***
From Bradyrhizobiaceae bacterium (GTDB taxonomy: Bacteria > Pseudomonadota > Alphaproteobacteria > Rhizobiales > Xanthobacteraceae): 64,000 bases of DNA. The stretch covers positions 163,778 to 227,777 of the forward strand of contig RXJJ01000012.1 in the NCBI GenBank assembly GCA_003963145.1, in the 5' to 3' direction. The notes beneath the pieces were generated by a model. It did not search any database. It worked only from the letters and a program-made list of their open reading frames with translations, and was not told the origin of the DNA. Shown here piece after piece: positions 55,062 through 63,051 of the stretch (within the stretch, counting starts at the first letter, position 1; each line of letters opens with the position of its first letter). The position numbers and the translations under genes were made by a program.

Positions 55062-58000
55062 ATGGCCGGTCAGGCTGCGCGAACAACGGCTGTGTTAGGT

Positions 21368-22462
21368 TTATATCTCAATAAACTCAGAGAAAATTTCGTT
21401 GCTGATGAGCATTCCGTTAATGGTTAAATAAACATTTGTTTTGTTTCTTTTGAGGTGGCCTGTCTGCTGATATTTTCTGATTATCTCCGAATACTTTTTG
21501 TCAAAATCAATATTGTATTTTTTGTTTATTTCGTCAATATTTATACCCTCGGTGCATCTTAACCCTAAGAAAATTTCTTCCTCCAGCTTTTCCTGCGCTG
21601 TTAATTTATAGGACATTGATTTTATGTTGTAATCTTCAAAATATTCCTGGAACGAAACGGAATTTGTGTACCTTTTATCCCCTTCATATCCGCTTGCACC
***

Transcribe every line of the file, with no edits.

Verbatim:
From Bradyrhizobiaceae bacterium (GTDB taxonomy: Bacteria > Pseudomonadota > Alphaproteobacteria > Rhizobiales > Xanthobacteraceae): 64,000 bases of DNA. The stretch covers positions 163,778 to 227,777 of the forward strand of contig RXJJ01000012.1 in the NCBI GenBank assembly GCA_003963145.1, in the 5' to 3' direction. The notes beneath the pieces were generated by a model. It did not search any database. It worked only from the letters and a program-made list of their open reading frames with translations, and was not told the origin of the DNA. Shown here piece after piece: positions 55,062 through 63,051 of the stretch (within the stretch, counting starts at the first letter, position 1; each line of letters opens with the position of its first letter). The position numbers and the translations under genes were made by a program.

Positions 55062-58000
55062 ATGGCCGGTCAGGCTGCGCGAACAACGGCTGTGTTAGGT

Positions 21368-22462
21368 TTATATCTCAATAAACTCAGAGAAAATTTCGTT
21401 GCTGATGAGCATTCCGTTAATGGTTAAATAAACATTTGTTTTGTTTCTTTTGAGGTGGCCTGTCTGCTGATATTTTCTGATTATCTCCGAATACTTTTTG
21501 TCAAAATCAATATTGTATTTTTTGTTTATTTCGTCAATATTTATACCCTCGGTGCATCTTAACCCTAAGAAAATTTCTTCCTCCAGCTTTTCCTGCGCTG
21601 TTAATTTATAGGACATTGATTTTATGTTGTAATCTTCAAAATATTCCTGGAACGAAACGGAATTTGTGTACCTTTTATCCCCTTCATATCCGCTTGCACC